Mental Health and Lawyers: We need to do better

October 29, 2021

It’s been a big week for mental health in the context of the legal profession.

Mental health is a topic I am hugely passionate about.

Ours is a profession where people work hard – sometimes too hard – and where pressure can be sky-high. I’ve seen firsthand the impact that mental illness has had on colleagues and while I’ve been blessed to have created my own limits and parameters early on, sometimes it’s not so easy and the impacts can be startling.

And these were highlighted very pertinently this week.

Prominent Herbert Smith Freehills partner and India Practice chair Chris Parsons opened up about the circumstances that led to his breakdown and battle with severe mental health issues. In a podcast this week, he shared why it was so important for him to be transparent with the outside world about his battle, and how his workplace responded to his needs.

He was able to conquer the worst and is now giving back in this space. But one of the comments in the comments section of the podcast caught my attention. A person said “My strong view is that stories like these are positively dangerous to the careers of (especially younger) practitioners. This gentleman has (and has had) a highly successful legal career. The reality is that, at this point, disclosing his mental problems won’t do him any career damage. This is simply not the position for younger or less successful practitioners”

Few things can highlight the challenge of mental health and the law than a striking perspective like this. The comment went on to say, “Every practising lawyer knows that, in reality, letting your employer know of your mental health issues is likely to bring your career to a standstill, or even end it completely”.

And then, as if to agree, new findings from the International Bar Association show that mental health issues disproportionately affect certain demographics within the legal profession and that a concerningly high number of such professionals fear speaking out.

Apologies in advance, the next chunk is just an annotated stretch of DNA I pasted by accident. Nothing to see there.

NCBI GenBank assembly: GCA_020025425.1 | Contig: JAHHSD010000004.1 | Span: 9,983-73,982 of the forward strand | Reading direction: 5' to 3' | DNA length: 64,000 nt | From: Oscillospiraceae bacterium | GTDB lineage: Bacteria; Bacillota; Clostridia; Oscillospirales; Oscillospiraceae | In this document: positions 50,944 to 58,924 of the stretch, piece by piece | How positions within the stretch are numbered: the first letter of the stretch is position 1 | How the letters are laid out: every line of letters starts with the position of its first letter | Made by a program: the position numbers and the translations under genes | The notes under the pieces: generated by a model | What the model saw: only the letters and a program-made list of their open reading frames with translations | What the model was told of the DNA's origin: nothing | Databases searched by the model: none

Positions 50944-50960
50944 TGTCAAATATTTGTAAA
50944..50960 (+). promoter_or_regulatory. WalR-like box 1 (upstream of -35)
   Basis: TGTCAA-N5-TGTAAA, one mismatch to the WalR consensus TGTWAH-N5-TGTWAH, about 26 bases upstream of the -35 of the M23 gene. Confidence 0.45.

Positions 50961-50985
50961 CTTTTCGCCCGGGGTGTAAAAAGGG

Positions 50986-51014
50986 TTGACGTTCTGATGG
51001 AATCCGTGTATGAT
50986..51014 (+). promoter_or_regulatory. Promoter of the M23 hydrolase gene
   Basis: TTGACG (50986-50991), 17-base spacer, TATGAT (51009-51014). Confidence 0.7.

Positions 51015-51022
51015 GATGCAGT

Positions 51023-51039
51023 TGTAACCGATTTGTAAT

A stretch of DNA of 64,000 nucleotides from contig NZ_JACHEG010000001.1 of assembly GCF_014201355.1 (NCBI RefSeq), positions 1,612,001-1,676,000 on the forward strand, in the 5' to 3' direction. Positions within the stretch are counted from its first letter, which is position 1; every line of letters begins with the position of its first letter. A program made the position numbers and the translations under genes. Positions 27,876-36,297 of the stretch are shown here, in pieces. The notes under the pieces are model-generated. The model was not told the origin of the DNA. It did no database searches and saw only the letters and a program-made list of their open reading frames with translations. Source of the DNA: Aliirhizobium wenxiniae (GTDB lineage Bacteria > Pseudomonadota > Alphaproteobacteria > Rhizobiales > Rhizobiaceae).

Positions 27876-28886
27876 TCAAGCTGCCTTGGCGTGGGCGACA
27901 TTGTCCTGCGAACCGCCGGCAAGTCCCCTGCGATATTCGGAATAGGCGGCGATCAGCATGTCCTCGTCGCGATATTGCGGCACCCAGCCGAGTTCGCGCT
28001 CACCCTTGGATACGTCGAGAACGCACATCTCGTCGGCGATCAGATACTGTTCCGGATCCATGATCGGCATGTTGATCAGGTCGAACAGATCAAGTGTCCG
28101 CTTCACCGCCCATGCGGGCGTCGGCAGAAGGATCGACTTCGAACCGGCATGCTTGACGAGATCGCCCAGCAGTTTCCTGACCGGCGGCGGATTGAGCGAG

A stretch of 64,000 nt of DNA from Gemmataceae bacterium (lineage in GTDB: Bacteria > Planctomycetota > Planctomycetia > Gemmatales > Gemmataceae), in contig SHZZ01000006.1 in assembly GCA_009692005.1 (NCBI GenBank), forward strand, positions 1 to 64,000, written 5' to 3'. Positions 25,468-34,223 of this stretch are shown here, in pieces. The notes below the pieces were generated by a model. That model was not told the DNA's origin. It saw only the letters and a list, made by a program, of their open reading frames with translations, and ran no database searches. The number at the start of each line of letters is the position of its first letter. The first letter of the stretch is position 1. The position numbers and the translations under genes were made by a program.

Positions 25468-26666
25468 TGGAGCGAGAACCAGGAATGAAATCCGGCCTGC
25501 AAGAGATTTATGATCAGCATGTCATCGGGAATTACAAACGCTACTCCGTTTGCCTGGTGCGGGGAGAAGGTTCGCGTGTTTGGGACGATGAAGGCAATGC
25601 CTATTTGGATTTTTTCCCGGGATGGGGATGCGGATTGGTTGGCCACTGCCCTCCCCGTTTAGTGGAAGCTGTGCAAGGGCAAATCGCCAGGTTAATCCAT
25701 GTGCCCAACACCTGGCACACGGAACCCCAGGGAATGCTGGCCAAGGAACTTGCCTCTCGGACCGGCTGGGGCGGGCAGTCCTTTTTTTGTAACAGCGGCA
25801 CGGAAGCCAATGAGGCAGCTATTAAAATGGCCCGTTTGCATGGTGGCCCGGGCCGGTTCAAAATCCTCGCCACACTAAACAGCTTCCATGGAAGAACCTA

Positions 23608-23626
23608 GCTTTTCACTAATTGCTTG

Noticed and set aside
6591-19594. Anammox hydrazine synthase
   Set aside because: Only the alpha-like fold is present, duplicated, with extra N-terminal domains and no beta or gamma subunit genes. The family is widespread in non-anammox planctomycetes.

Of nearly 3,500 surveyed legal professionals and more than 180 legal organisations, including bar associations, law societies, in-house legal departments and law firms, the report unveiled that distress, anxiety, depression, suicide ideation and related issues amongst legal professionals, more than two in five (41 per cent) of survey respondents said they would not discuss their health concerns with their employer out of fear for detrimental consequences to their careers.

These are striking, discomforting findings.

At a time when the rest of society is getting comfortable with the mental health conversation and even excelling at it, my feeling is that it is still taboo in our profession.

Articles, podcasts and reports like the above are likely to assist with this, as I hope do thoughts and reflections like mine (albeit I know they are a humble, small contribution).

But whatever the case and however challenging the journey, the legal profession needs to take the road to a much better way of approaching mental health and creating workspaces that view people as humans that have a multiplicity of needs and whose time doesn’t belong to the firm. It’s easier said than done, but at Circle Bridge Legal, we are trying to model a mental-health-aware workspace that is attuned to the needs of modern professionals but, more than that, to human beings.

I look forward to sharing more thoughts on this topic in the time to come and hope we can all elevate the conversation about mental health in the legal profession.

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Circle Bridge Legal is a leading Western Sydney law firm at the heart of Australia’s next growth engine. Located in the hub of activity generated by Sydney’s upcoming second international airport [Western Sydney International (Nancy-Bird Walton) Airport], our ambitions are as grand as our region’s.

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